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Subfecundity and anxiety in a nationally representative sample


  • King, Rosalind Berkowitz


Research thus far on the psychological consequences of impaired fecundity in developed countries has relied heavily on clinic-based samples. This study uses a nationally representative sample of American women regardless of fecundity status or treatment status. I analyze reports of fecundity status and anxiety from a 1995 sample of almost 11,000 respondents. The results show consistent positive effects of subfecundity on the odds of fulfilling the diagnostic criteria for Generalized Anxiety Disorder and the incidence rate of symptoms among those who would be so diagnosed, even when controlling for potential confounding factors. Whether a subfecund respondent currently desires to have a child does not moderate the likelihood of being anxious, but does moderate the number of symptoms reported. The lack of a moderating effect of seeking treatment suggests that past research on clinic-based samples is generalizable to all subfecund women.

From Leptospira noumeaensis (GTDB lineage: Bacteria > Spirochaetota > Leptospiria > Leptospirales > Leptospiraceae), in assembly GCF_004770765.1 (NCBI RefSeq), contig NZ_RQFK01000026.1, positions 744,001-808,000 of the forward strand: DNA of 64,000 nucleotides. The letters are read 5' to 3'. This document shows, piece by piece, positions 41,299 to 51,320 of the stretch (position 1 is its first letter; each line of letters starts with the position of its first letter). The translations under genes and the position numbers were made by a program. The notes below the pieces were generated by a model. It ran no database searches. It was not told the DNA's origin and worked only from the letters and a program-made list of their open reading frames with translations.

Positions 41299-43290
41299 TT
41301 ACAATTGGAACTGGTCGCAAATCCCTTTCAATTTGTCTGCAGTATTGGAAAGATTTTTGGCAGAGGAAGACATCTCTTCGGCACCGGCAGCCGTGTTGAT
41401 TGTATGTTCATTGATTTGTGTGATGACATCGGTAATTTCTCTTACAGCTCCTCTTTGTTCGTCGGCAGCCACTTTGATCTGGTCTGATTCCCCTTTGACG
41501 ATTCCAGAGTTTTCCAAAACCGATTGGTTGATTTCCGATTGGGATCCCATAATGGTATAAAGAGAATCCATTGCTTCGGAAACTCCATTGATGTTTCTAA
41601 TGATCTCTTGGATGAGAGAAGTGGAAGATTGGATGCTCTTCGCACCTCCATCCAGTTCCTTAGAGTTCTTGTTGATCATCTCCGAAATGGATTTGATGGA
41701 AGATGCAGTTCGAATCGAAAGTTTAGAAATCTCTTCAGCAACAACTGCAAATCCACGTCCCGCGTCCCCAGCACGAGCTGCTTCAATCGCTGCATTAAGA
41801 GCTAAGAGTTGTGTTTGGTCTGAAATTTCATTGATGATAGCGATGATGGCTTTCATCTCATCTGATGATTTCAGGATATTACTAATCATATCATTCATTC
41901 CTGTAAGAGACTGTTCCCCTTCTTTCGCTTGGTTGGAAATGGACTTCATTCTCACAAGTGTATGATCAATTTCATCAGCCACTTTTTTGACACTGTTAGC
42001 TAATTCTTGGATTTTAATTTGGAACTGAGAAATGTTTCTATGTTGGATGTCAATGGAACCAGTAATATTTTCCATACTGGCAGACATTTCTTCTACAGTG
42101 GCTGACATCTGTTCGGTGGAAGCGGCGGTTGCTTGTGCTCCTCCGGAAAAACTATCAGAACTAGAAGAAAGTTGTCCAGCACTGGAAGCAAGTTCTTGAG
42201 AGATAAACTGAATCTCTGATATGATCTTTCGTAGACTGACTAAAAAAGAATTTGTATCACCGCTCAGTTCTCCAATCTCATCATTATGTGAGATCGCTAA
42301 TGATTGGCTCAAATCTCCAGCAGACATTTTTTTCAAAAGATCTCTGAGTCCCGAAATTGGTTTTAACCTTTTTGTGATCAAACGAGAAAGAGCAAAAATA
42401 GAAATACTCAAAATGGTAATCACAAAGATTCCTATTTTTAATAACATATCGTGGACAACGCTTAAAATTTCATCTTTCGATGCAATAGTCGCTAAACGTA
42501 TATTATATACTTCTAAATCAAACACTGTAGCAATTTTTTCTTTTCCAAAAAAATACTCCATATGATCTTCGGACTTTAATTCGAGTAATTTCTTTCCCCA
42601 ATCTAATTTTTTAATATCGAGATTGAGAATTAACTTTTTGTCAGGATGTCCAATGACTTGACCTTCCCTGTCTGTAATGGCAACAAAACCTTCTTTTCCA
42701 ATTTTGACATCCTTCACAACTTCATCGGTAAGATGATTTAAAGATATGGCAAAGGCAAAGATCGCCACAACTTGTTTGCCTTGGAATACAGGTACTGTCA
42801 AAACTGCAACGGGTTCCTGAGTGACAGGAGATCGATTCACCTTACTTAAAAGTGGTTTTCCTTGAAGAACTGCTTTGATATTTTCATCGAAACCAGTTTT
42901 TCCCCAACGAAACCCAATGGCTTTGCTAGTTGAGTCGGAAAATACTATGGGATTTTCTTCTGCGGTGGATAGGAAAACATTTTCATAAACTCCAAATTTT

Suggested Citation

  • King, Rosalind Berkowitz, 2003. "Subfecundity and anxiety in a nationally representative sample," Social Science & Medicine, Elsevier, vol. 56(4), pages 739-751, February.
  • Handle: RePEc:eee:socmed:v:56:y:2003:i:4:p:739-751

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    Cited by:

    1. Maximova, Katerina & Quesnel-Vallée, Amélie, 2009. "Mental health consequences of unintended childlessness and unplanned births: Gender differences and life course dynamics," Social Science & Medicine, Elsevier, vol. 68(5), pages 850-857, March.
    2. Greil, Arthur L. & McQuillan, Julia & Lowry, Michele & Shreffler, Karina M., 2011. "Infertility treatment and fertility-specific distress: A longitudinal analysis of a population-based sample of U.S. women," Social Science & Medicine, Elsevier, vol. 73(1), pages 87-94, July.


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